Hanoch Piven has turned that answer into art. In his forthcoming children's book, that means a postcard body for Abraham and a whistle nose for Esther.
By Naomi Shulman, Content Officer
This story appeared in the December 2022 issue of PROOF, a PJ Library magazine.
Born in Uruguay and raised in Israel, artist Hanoch Piven says good ideas for portraits start when he simply moves the objects around and plays. Photo by Toni Ricart
Hanoch Piven's art likely looks familiar. His portraits, crafted with everyday objects — think light bulbs for noses, seashells for eyes, and matzah for beards — have been featured in the Atlantic, the New Yorker, and Esquire, among many other publications. He's gained such fame that people often give him bags of junk for his art. “They are proud when they see things show up in my portraits,” says 59-year-old Piven.
But the Israeli international artist recently took on a project outside his wheelhouse: illustrating Bible stories. Dream Big, Laugh Often and Other Advice from the Bible, a collaboration with Torah scholar Shira Hecht-Koller, is being published by Farrar, Straus and Giroux in early 2023. It'll land in the mailboxes of 8-year-old PJ Library subscribers shortly thereafter and will be available online and in bookstores. PROOF caught up with Piven to talk about his art and how he went from portraits of Prince and Iggy Pop to bringing Eve and Elijah to life.
Every portrait in Dream Big, Laugh Often and Other Advice from the Bible is made with everyday objects that one might find around the house. Some of those objects are clues into a character's personality or story. Why not create a self-portrait using objects around your home?
Illustration by Adam Komosinski
Small random items (buttons, beads, scraps of paper, snippets of string or fabric, seashells, twigs, magazine clippings, pieces from board games, dried beans or rice — anything goes!)
Cardboard or heavy construction paper (optional)
Hunt around your house for small random items (like the ones in the list above). Place your collection in a pile on a table, then arrange the objects into a picture that reflects how you see yourself.
If none of the objects in your portrait are things that will be needed again (check with a grownup!), consider gluing your artwork down onto a piece of cardboard or heavy construction paper.
Naomi Shulman: When did you first become interested in creating art?
Hanoch Piven: I was the artist of the class in the Jewish school I went to in Uruguay, where I was born. At age 25, I went to New York [to the School of Visual Arts], and when I started drawing again, I realized I was limited technically. So I started to look for other ways of doing art. Lots of Jewish Eastern European artists, such as Saul Steinberg of the New Yorker, were doing collage. I see the collage method as a process of discovery because you're dependent on what you find. When you react to what you see, you need to observe, be present, pay attention, look for happy accidents. And you need to accept that you don't know what you're doing until something happens. There are a lot of life lessons in collage.
NS: How did your partnership with your coauthor Shira come about?
HP: In Yiddish, the word is beshert.
A few years ago, I was invited to Camp Moshava in the Poconos [in Pennsylvania] as an artist in residence. After I gave a talk, Shira came to me and said she'd love it if I'd create a couple of illustrations of Bible characters. We met a couple weeks later, and I suggested combining some of the illustrations into a book. Shira then put me in touch with PJ Library. Two or three years later, when we were getting ready to show the book to publishers, Joy Peskin, an editor with Farrar, Straus and Giroux (now the book's publisher), asked, “Have you ever done books for children?” It's just like collage: If you allow yourself to be open to happy accidents, they will come.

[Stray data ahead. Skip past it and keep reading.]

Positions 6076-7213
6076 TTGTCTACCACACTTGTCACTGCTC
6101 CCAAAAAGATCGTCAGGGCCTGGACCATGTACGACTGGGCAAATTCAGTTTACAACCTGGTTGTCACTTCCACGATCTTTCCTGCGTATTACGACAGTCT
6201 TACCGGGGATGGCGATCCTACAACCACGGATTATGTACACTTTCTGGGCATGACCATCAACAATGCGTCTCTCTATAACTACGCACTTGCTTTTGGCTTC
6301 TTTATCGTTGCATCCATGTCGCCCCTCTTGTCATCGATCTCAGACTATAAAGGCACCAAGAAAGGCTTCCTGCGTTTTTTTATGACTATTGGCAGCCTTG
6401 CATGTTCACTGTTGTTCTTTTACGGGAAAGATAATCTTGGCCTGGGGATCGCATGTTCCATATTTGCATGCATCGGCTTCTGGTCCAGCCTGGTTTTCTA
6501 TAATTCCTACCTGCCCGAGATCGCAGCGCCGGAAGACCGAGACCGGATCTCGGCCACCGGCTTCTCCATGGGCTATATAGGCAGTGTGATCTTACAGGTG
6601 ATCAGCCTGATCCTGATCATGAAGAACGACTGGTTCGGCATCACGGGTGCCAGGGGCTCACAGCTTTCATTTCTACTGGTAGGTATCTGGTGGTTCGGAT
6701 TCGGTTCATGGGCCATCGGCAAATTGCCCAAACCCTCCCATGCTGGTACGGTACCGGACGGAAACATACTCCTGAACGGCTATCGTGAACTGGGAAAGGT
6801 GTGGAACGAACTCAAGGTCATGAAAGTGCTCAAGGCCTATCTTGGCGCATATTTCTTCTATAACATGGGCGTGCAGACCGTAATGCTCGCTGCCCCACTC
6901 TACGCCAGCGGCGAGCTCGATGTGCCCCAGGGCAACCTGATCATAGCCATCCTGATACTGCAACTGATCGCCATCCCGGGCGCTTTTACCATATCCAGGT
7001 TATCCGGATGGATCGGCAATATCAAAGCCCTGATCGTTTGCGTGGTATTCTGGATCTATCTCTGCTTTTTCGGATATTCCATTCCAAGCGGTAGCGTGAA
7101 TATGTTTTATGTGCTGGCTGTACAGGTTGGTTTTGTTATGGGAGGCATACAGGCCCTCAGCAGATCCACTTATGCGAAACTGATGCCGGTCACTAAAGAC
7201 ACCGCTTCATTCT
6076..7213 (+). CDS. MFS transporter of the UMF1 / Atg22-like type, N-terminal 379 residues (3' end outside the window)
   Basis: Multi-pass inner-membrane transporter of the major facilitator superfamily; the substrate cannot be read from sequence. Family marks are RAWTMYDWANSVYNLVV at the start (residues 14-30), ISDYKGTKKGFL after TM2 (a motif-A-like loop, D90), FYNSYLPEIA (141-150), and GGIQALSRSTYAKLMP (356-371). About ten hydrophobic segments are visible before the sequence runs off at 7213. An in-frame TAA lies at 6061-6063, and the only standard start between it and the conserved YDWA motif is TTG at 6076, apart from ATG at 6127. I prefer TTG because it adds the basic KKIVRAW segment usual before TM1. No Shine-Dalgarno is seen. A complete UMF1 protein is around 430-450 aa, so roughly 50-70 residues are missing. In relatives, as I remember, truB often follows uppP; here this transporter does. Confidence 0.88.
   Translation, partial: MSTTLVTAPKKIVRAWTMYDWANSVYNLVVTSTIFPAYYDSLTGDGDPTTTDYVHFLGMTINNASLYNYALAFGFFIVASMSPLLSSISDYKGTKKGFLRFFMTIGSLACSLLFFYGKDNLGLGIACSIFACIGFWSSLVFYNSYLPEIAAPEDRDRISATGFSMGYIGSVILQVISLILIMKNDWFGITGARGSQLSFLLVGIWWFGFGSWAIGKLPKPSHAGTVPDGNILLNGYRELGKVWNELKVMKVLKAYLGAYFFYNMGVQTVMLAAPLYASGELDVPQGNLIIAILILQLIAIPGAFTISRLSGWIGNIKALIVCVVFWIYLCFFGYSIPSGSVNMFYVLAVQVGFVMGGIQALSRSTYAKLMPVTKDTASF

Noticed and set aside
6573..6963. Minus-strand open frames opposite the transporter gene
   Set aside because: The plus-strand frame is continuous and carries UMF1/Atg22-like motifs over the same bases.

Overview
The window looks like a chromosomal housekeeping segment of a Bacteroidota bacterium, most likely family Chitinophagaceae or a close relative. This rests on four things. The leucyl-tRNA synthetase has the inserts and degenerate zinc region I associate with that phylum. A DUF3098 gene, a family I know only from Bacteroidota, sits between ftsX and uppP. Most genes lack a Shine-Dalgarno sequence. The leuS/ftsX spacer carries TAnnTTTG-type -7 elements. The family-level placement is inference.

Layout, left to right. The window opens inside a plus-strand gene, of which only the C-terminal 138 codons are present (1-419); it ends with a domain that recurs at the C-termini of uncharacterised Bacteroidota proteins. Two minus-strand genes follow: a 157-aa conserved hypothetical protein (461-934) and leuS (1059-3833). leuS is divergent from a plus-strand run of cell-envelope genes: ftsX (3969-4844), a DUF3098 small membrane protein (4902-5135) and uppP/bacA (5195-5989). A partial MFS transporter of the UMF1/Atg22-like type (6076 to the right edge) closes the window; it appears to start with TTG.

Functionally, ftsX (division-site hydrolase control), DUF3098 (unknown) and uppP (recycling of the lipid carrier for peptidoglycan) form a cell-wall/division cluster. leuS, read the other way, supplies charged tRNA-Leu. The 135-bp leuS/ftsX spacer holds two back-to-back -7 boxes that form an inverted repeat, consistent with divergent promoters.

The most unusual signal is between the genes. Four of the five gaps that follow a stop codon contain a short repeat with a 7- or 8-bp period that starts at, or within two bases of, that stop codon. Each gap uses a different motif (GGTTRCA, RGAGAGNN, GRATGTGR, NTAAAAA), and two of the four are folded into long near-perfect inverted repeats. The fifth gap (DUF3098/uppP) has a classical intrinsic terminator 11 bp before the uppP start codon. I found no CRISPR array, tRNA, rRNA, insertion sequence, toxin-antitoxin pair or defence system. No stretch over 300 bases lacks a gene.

Meet Moses from Dream Big, Laugh Often and Other Advice from the Bible, Hanoch Piven's new book with coauthor Shira Hecht-Koller. Image copyright © 2023 by Hanoch Piven
NS: What was your relationship with these biblical characters before you started working on this book, and how has it changed?
HP: My life is very secular. But after learning about the stories for this book, I've come to love them so much. I'm a searcher; I move from country to country. When I read the story of Abraham, how can I not think the writer knows something about my own spirit? Shira and I understood that we needed to find one educational value to take from each story. With Eve, it was to be curious. Ruth was about finding your people. Looking at these characters from a human point of view is a good tool for bringing these stories closer to kids. Sometimes kids may have tantrums like Jonah and might need a time-out, and what better time-out could there be than three days in a fish's belly?
NS: I bet many children (and grownups) will be inspired to re-create your art. Where should they start?
HP: Get a basket and go around your house and look at the things in a new way. Look at everything in the junk drawer and the recycling bin as potential for creativity. If you want to do a self-portrait [see sidebar], don't worry about creating a likeness. It's more about telling a story about you. And then it's about starting to combine things. You realize the marble could be a great eye, or the tape dispenser could be a wonderful nose or mouth. If it's good, keep going! If it's not, change direction. Allow yourself to be in this wonderful space of noncommittal exploration.